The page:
Everyman begs for somebody to accompany him on his last journey, but he is left deserted. Only an old woman—the personification of Good Works—is willing to help [12], and Sibelius accompanies their interaction with ascending and descending chromatic lines on muted strings, coupled with booming timpani to produce an eerie, unsettled atmosphere. Good Works suggests her sister, Faith, could be the source of his salvation [13]. With her help Everyman finally repents and prays [14] and we hear an organ chorale theme with Bachian string writing to accompany a vision he has of his mother at morning Mass. However, the Devil appears to torment him. This scene [15] caused Sibelius great irritation, as the music and the entry of the Devil did not always coincide in the stage performances. The Devil’s music is highly chromatic as he tries to claim Everyman’s soul, and this movement has the unusual scoring of piano, organ and strings. Eventually, Good Works and Faith manage to thwart his attempts, and the church bells heard at the beginning in a foreboding context now return with a triumphant message, representing the defeat of Devil and eternal life for Everyman [16]. The latter enters his grave, accompanied by Good Works, and the male chorus of angels finally makes its entry singing “Gloria in excelsis Deo”[17].

Of the Zwei ernste Melodien (Two Serious Melodies), Op. 77, the Cantique (Laetare anima mea) was completed first in December 1914, while the second piece, Devotion (Ab imo pectore), was finished the following year. The two pieces received their first performance not with a solo violin, as originally intended, but a cello, and in reverse order. This took place on 30 March 1916 with the cellist Ossian Fohstrom (to whom they are dedicated) and the Helsinki Philharmonic Orchestra, under the composer’s direction.

The seriousness of Sibelius’s mood at this time, reflected in the title, is unsurprising: after achieving great success in the United States in the Summer of 1914, he returned dreaming of wealth, only to be disappointed when the First World War prevented a second visit, leaving him stuck in Finland and facing a deepening spiral of debt. That Autumn, he was forced to churn out one miniature after another in order to ease his financial predicament, though the Cantique does not fall into this perfunctory category. Sibelius himself considered using it for a church concert, and ever the pragmatist, pointed out that the accompanying orchestra would be small enough to be placed in an organ loft. He initially planned to pair Cantique with the Romance in F major (later included in his Op. 78) but eventually chose Devotion as its earthly counterpart: if the Cantique expresses the joy of spiritual grace, Devotion might reflect a sense of doubt that dwells in the bottom of the heart—which makes the reverse order of the premiere all the more surprising.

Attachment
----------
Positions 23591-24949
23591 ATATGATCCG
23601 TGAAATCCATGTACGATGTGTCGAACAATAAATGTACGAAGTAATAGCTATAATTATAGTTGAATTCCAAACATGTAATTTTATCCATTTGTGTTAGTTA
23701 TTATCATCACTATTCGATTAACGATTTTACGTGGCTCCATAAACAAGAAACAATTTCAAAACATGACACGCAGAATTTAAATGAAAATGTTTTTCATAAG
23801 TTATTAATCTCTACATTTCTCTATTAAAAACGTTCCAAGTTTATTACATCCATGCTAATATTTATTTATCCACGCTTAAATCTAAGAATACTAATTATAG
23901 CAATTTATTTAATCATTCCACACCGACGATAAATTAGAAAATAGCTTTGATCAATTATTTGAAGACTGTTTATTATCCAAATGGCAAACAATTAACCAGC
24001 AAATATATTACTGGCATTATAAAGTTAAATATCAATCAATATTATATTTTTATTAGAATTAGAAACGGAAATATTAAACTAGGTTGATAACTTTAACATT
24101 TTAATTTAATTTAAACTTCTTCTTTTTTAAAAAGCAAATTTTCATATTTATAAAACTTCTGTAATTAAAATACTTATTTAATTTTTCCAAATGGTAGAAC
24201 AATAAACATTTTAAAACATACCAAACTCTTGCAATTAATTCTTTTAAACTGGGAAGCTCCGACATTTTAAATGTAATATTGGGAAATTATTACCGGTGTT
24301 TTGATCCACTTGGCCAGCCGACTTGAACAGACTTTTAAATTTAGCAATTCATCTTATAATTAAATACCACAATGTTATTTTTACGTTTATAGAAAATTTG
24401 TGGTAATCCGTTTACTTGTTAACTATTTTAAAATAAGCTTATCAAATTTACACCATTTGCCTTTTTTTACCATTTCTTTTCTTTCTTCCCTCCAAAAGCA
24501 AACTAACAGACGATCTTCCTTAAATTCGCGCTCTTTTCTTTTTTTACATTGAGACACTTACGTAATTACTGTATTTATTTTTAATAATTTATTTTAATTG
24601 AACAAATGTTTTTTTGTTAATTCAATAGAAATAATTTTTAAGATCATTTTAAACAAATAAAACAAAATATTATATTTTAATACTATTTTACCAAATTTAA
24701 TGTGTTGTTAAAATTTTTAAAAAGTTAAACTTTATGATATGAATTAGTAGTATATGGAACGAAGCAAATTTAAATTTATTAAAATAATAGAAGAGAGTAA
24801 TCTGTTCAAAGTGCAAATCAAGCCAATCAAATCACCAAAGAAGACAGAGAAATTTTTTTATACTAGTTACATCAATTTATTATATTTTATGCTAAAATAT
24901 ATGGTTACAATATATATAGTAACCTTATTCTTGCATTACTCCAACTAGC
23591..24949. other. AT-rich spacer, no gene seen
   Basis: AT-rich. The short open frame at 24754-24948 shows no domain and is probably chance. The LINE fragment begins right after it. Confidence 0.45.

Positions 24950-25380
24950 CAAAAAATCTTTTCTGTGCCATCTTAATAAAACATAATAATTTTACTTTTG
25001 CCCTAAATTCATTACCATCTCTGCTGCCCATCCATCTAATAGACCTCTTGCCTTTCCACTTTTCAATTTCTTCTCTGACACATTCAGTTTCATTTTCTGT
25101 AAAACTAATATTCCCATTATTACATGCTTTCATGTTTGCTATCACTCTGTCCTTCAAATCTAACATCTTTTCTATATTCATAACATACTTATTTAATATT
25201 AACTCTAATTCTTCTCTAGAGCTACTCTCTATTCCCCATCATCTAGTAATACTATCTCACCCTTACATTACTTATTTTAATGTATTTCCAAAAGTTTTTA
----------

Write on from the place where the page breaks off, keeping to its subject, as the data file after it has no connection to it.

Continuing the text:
A decade earlier, Sibelius was affected by another (more local) political event. The direct stimulus for In memoriam came in June 1904, when Eugen Schauman shot Governor-General Bobrikov and killed himself immediately afterwards. The death of the “eater-up of Finland” delighted many influential people in the Grand Duchy of Finland, though there was a certain degree of unease about a political murder. According to a familiar though probably spurious anecdote, Sibelius celebrated Bobrikov’s murder with such abandon that he was taken to the police station in Eerikinkatu for questioning, charged with “unmotivated joy”, and from his bills at the end of June we know that he spent considerable amounts on brandy, sherry, madeira and whisky at the Restaurant Kappeli—perhaps to celebrate the death of Bobrikov.

In memoriam was completed on 14 December 1909. However, Sibelius was dissatisfied with the proofs of the score, and the work reached its final form only in March 1910. The first public performance was postponed till even later, October 1910, when Sibelius included it in concerts he gave in Kristiania (now Oslo). The rhythm and orchestration of its opening funeral march bears a more than passing resemblance to the start of Mahler’s Fifth Symphony, which Sibelius had heard in Berlin in 1905, when he received what he described as the “motif” for the piece. However, it is interesting that he did not begin work on In memoriam in earnest until four years later, after a life-saving throat operation. At this time he was constantly preoccupied with death, and although he was to live a further five decades, it is apt that the work was played at his own funeral in 1957.

Dominic Wells